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libcurl-thread(3)                    libcurl                   libcurl-thread(3)


       libcurl-thread - libcurl thread safety

Multi-threading with libcurl

       libcurl is thread safe but has no internal thread synchronization. You
       may have to provide your own locking should you meet any of the thread
       safety exceptions below.


       You must never share the same handle in multiple threads.  You can pass
       the handles around among threads, but you must never use a single handle
       from more than one thread at any given time.

Shared objects

       You can share certain data between multiple handles by using the share
       interface but you must provide your own locking and set
       curl_share_setopt(3) CURLSHOPT_LOCKFUNC and CURLSHOPT_UNLOCKFUNC.

       Note that some items are specifically documented as not thread-safe in
       the share API (the connection pool and HSTS cache for example).


       If you are accessing HTTPS or FTPS URLs in a multi-threaded manner, you
       are then of course using the underlying SSL library multi-threaded and
       those libs might have their own requirements on this issue. You may need
       to provide one or two functions to allow it to function properly:

              OpenSSL 1.1.0+ "can be safely used in multi-threaded applications
              provided that support for the underlying OS threading API is
              built-in." In that case the engine is used by libcurl in a way
              that is fully thread-safe.


              OpenSSL <= 1.0.2 the user must set callbacks.




       NSS    thread-safe already without anything required.

              The engine is used by libcurl in a way that is fully thread-safe.

              The engine is used by libcurl in a way that is fully thread-safe.

              The engine is used by libcurl in a way that is fully thread-safe.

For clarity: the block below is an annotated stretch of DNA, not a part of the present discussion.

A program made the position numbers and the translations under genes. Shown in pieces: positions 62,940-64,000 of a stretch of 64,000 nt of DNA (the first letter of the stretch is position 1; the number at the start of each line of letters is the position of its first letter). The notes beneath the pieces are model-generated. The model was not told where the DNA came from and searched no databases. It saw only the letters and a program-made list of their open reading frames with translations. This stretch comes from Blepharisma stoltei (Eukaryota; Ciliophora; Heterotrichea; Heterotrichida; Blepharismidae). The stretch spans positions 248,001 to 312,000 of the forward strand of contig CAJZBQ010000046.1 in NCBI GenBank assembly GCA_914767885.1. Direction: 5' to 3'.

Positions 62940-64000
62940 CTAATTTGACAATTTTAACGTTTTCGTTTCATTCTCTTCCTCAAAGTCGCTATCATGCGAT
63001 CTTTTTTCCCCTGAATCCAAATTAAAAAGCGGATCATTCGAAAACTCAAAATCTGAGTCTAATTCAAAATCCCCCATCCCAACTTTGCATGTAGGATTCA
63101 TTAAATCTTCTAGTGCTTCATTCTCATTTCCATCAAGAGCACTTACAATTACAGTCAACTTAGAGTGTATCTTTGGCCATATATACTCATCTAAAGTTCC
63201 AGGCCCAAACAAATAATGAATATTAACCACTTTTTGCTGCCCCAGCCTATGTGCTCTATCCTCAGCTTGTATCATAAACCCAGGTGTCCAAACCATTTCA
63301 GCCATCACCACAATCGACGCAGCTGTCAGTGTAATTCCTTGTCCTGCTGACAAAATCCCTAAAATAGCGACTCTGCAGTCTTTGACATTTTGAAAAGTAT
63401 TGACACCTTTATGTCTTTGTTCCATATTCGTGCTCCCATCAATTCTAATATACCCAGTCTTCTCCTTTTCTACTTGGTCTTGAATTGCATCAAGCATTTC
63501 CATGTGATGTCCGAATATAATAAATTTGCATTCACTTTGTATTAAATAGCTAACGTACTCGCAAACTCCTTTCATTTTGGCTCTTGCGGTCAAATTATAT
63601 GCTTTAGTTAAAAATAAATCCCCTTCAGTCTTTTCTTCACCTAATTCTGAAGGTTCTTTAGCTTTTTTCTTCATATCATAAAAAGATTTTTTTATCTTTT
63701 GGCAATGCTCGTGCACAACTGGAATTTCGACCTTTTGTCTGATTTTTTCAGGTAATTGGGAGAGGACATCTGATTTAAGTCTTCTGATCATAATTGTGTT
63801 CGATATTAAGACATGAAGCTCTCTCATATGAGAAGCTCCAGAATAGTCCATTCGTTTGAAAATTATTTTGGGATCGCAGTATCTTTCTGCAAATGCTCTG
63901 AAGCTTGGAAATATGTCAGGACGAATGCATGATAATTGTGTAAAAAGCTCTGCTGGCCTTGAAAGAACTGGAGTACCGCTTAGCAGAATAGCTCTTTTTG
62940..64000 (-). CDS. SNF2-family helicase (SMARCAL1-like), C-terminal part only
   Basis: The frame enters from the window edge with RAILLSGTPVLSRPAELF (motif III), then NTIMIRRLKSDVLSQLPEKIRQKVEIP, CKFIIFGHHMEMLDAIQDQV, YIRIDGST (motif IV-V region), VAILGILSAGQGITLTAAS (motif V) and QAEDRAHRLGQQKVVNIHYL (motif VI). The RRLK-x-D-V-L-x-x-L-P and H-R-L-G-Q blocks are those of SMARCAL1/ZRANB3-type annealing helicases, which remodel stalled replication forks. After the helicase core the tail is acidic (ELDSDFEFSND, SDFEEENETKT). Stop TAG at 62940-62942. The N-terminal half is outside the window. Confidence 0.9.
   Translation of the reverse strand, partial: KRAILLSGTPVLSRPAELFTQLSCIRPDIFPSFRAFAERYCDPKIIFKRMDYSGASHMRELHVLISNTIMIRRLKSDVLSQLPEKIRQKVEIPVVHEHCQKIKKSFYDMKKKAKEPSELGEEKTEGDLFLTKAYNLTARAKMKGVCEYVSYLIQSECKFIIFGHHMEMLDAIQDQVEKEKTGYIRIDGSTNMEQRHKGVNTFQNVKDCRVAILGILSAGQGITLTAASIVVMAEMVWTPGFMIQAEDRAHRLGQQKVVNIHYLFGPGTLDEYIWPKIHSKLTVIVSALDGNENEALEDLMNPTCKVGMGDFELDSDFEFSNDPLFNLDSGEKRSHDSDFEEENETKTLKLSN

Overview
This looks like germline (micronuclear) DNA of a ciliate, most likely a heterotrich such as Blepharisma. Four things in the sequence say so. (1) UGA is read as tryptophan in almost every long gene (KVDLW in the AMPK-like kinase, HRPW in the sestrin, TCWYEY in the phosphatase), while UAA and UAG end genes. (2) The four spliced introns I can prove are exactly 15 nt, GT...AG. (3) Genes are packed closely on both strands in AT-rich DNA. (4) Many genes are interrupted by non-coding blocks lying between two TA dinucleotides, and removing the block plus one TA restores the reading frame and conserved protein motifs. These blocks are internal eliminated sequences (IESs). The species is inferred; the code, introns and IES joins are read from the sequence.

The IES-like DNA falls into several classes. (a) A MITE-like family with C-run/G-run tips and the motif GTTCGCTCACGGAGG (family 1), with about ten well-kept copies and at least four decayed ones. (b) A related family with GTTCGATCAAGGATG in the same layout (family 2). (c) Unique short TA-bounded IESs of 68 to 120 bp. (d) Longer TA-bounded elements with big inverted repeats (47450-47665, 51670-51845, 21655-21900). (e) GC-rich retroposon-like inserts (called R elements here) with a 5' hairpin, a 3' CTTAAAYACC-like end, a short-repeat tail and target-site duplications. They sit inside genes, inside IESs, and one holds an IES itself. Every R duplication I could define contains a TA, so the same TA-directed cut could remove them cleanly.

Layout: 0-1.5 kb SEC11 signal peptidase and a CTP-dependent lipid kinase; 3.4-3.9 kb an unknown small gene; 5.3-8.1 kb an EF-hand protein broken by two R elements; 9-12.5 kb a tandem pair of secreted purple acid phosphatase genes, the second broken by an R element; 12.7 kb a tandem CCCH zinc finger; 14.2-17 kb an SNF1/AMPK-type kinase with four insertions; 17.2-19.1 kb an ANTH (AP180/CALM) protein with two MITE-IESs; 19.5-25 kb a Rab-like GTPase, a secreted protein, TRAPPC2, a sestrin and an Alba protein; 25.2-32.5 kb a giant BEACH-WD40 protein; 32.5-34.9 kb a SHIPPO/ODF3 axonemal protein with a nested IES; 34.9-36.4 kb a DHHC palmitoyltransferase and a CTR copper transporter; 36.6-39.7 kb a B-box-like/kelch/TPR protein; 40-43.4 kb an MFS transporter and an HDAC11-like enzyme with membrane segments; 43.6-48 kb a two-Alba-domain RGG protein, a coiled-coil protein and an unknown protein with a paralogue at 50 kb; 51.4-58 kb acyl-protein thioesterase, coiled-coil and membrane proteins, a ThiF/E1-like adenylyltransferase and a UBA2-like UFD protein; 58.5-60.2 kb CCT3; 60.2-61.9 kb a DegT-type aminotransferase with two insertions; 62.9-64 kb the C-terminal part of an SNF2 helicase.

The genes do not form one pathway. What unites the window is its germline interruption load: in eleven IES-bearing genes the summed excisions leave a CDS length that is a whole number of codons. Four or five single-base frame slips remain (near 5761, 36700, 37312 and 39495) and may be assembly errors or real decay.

The engine is used by libcurl in a way that is fully thread-safe.

       AWS-LC The engine is used by libcurl in a way that is fully thread-safe.


       Signals are used for timing out name resolves (during DNS lookup) - when
       built without using either the c-ares or threaded resolver backends. When
       using multiple threads you should set the CURLOPT_NOSIGNAL(3) option to
       1L for all handles. Everything will or might work fine except that
       timeouts are not honored during the DNS lookup - which you can work
       around by building libcurl with c-ares or threaded-resolver support. c-
       ares is a library that provides asynchronous name resolves. On some
       platforms, libcurl simply will not function properly multi-threaded
       unless the CURLOPT_NOSIGNAL(3) option is set.

       When CURLOPT_NOSIGNAL(3) is set to 1L, your application needs to deal
       with the risk of a SIGPIPE (that at least the OpenSSL backend can
       trigger). Note that setting CURLOPT_NOSIGNAL(3) to 0L will not work in a
       threaded situation as there will be race where libcurl risks restoring
       the former signal handler while another thread should still ignore it.

Name resolving

       The gethostbyname or getaddrinfo and other name resolving system calls
       used by libcurl are provided by your operating system and must be thread
       safe. It is important that libcurl can find and use thread safe versions
       of these and other system calls, as otherwise it cannot function fully
       thread safe. Some operating systems are known to have faulty thread
       implementations. We have previously received problem reports on *BSD (at
       least in the past, they may be working fine these days). Some operating
       systems that are known to have solid and working thread support are
       Linux, Solaris and Windows.

curl_global_* functions

       These functions are thread-safe since libcurl 7.84.0 if
       curl_version_info(3) has the CURL_VERSION_THREADSAFE feature bit set
       (most platforms).

       If these functions are not thread-safe and you are using libcurl with
       multiple threads it is especially important that before use you call
       curl_global_init(3) or curl_global_init_mem(3) to explicitly initialize
       the library and its dependents, rather than rely on the "lazy" fail-safe
       initialization that takes place the first time curl_easy_init(3) is
       called. For an in-depth explanation refer to libcurl(3) section GLOBAL

Memory functions

       These functions, provided either by your operating system or your own
       replacements, must be thread safe. You can use curl_global_init_mem(3) to
       set your own replacement memory functions.

Non-safe functions

       CURLOPT_DNS_USE_GLOBAL_CACHE(3) is not thread-safe.

       curl_version_info(3) is not thread-safe before libcurl initialization.

libcurl 8.1.0                    April 26, 2023                libcurl-thread(3)

curl 8.1.0 - Generated Thu May 18 07:27:26 CDT 2023
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